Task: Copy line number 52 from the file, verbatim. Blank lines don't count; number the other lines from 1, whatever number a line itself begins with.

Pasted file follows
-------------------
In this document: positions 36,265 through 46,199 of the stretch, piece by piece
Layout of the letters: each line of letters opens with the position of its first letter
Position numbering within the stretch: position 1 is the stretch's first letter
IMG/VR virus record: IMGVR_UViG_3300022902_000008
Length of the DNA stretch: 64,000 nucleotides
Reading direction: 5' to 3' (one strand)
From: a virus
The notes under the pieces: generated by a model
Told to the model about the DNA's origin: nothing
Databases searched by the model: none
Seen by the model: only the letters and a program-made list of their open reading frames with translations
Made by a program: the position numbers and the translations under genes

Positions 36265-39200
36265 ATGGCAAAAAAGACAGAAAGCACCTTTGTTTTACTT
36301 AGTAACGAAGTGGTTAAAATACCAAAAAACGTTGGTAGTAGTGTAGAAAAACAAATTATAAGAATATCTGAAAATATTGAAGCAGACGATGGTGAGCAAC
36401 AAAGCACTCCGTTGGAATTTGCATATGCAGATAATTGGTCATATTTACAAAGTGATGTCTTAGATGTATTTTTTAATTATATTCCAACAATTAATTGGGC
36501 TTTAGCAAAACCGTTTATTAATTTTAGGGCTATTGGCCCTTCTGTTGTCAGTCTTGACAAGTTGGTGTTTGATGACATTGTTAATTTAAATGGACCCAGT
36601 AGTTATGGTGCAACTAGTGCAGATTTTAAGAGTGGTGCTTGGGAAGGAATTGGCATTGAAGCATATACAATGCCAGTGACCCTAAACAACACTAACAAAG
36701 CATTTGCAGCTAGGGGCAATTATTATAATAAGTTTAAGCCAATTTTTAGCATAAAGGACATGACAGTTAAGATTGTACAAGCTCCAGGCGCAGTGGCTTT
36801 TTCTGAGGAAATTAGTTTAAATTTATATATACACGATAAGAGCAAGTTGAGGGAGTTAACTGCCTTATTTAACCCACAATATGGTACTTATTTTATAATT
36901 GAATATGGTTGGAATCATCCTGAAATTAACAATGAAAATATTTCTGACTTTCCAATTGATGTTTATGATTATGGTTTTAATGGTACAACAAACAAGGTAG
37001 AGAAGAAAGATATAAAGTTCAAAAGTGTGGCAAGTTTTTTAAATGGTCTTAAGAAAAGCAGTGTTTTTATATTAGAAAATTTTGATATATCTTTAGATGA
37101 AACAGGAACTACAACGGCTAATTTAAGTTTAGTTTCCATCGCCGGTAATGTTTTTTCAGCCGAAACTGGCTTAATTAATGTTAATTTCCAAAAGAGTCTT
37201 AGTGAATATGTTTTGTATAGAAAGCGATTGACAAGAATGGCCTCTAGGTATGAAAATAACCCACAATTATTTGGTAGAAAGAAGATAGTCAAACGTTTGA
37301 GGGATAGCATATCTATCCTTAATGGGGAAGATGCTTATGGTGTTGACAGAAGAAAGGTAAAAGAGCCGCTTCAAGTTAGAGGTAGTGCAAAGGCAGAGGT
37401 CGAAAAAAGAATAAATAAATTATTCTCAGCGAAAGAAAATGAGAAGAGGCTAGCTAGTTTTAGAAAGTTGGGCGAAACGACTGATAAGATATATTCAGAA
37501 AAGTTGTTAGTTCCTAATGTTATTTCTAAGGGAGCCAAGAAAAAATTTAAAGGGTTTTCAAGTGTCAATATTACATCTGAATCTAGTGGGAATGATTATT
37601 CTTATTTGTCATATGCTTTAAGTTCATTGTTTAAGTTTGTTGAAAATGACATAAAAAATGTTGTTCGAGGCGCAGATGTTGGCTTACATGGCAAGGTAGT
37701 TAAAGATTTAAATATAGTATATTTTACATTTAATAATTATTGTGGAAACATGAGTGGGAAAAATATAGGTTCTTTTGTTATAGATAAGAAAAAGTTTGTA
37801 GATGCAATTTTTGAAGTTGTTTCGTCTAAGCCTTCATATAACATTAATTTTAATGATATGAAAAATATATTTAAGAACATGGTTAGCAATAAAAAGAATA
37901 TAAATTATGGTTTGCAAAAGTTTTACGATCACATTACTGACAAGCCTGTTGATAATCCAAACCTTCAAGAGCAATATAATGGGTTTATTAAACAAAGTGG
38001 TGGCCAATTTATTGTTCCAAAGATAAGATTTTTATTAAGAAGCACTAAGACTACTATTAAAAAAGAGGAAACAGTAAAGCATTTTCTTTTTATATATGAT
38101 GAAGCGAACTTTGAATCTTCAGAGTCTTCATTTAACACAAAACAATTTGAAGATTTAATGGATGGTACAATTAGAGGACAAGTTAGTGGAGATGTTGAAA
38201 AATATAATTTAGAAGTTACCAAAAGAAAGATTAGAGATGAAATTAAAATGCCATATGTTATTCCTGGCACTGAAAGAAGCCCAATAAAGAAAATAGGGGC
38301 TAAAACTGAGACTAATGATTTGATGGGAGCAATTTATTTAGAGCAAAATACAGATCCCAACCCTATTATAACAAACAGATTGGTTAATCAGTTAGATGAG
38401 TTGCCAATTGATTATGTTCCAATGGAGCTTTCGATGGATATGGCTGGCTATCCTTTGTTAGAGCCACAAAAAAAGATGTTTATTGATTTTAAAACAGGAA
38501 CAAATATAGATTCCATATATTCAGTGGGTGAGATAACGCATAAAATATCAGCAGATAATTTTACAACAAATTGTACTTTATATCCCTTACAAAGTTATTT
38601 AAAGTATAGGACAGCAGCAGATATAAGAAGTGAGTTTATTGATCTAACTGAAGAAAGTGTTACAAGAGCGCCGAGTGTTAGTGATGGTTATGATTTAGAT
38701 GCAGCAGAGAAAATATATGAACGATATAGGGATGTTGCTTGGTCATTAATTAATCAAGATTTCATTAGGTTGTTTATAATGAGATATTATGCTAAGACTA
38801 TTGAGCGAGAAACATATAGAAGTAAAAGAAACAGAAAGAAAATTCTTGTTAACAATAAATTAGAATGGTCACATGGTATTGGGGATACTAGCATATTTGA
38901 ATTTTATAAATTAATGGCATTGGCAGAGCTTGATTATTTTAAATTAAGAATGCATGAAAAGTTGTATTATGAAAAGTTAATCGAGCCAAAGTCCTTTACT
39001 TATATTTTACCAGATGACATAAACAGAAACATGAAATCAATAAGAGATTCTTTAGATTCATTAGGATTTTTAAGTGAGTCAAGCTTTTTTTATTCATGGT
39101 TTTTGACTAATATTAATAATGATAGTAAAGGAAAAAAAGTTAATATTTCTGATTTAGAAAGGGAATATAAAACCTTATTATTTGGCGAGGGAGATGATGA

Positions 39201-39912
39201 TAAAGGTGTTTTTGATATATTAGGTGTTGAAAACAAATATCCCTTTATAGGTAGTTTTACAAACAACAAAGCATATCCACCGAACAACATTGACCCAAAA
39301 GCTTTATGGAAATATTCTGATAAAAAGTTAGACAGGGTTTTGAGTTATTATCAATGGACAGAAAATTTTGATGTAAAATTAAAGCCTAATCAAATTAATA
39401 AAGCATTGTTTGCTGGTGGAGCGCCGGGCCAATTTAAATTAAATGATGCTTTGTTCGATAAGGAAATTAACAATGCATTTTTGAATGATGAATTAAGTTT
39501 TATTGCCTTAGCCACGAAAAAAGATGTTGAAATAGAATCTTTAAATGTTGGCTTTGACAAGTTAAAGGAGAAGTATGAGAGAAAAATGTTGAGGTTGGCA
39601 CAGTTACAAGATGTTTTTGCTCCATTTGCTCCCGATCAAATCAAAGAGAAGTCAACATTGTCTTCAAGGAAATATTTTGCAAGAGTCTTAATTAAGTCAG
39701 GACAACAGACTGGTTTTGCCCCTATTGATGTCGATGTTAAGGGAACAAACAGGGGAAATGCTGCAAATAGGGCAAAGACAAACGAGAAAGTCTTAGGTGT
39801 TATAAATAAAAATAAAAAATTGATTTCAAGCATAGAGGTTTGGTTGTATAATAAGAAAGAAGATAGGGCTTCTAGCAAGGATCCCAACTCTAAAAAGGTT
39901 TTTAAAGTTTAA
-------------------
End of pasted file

39901 TTTAAAGTTTAA